Magazine Subscription Stamps of the 1980s

In the early 1980s I was on a gazillion mailing lists, including the well-known Publishers Clearing House and their competitors, American Family Publishers. Their envelopes were like the AOL CDs of the 1980s: while everybody got them, most people didn't want or need them and some people even put them to creative uses like wrapping presents.

In a thinly-veiled attempt to get you to purchase lame (even by 1980s standards) magazines, they would send you sheets of brightly-illustrated stamps bearing magazine names at discounted prices. The sheer volume of stamps on each sheet made for an eye-popping display of earth-tones-meet-primary-colors that only somebody like Andy Warhol would appreciate. Even more bizarre than the graphic design and strange magazine names were the prizes you could win.

When seen in their entirety they make for an interesting display of colors.

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Things really start to get lame when you read the ad pitches:

"So c'mon -- order your!"

Wow, aren't they chummy?

"We'll get to work on your order just as soon as we hear from you. Many thanks."

Do they really mean "many thanks" or did they add that phrase just to fill space through the end of the line?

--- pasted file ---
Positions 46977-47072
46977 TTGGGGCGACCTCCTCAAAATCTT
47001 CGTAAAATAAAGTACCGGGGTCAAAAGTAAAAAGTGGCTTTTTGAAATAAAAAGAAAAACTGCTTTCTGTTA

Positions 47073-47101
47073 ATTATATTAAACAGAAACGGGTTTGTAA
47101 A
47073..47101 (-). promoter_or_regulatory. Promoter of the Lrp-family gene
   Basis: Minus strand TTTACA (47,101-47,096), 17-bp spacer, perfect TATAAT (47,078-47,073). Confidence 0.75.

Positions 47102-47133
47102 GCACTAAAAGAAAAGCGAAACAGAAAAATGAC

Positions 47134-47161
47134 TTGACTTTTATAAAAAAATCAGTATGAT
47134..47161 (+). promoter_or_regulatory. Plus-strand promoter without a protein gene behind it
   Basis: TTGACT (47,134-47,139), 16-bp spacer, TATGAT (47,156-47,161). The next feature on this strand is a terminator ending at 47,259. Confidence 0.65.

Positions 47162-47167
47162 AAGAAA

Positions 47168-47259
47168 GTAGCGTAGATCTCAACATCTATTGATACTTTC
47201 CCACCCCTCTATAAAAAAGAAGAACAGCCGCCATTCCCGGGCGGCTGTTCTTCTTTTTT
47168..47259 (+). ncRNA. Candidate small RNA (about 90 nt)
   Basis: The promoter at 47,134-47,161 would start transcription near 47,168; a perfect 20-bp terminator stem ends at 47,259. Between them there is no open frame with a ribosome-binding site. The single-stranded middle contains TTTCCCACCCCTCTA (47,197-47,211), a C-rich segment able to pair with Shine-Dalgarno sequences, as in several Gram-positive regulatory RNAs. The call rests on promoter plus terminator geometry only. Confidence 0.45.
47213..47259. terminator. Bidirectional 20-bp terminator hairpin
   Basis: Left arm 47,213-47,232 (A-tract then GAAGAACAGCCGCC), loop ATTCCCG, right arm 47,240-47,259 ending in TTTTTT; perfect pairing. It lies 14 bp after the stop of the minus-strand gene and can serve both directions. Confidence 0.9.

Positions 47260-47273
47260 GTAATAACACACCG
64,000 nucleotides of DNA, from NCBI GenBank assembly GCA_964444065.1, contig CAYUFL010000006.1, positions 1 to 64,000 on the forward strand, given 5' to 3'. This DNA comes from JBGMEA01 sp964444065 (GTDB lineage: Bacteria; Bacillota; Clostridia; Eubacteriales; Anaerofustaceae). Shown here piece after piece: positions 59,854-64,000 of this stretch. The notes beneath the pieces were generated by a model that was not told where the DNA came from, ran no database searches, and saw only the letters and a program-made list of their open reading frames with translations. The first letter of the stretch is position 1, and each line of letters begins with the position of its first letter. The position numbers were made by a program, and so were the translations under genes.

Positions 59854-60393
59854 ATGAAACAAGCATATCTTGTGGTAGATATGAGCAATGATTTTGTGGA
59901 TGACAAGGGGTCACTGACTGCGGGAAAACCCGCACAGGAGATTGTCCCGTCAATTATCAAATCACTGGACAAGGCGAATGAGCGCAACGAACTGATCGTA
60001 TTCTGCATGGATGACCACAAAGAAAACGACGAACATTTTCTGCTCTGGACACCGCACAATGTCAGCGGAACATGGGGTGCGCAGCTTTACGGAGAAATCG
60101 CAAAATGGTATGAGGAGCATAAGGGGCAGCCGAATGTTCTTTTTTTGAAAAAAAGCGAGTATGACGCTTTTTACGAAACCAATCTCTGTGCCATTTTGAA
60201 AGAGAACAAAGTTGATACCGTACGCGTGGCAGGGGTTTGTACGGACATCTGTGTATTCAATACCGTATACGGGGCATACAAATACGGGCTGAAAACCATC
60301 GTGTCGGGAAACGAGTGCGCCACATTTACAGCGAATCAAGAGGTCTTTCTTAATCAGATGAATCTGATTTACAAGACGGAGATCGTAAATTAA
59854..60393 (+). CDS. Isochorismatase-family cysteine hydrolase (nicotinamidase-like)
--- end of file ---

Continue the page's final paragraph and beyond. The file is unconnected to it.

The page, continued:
"We're here in Port Washington--ready and waiting to serve you. Many thanks!"

Wow, they sound so expectant that even today I feel guilty not ordering.

What, no heartfelt appeal? No honest thanks? Oh, that's because this one is from American Family Publishers. Clearly they don't care as much as the folks from Publishers Clearing House.

This doesn't mention Publishers Clearing House anywhere so I'm guessing it was one of their competitors but who knows?

I wasn't aware that everybody wants a Cadillac Seville. I wonder whether the choice of in gas or diesel was supposed to reassure people after the gas crisis of the early 1970s.

If you won the Grand Prize or Second Place and elected to take the cash, would you really get a stack of greenbacks in brown wrappers with big "$" signs on them?

This is just a variation on the one shown above. Here they're flogging the oil well prize; no mention of a house, although you can take the $100,000 in cash if you prefer.

It's interesting to note that of the Cadillac, VCR and Polaroid camera, 30 years later every one of these companies or technologies would be obsolete. Heck, even the oil well would probably have dried up or prices crashed.

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Last modified: Sat 17 October 2009 12:50:46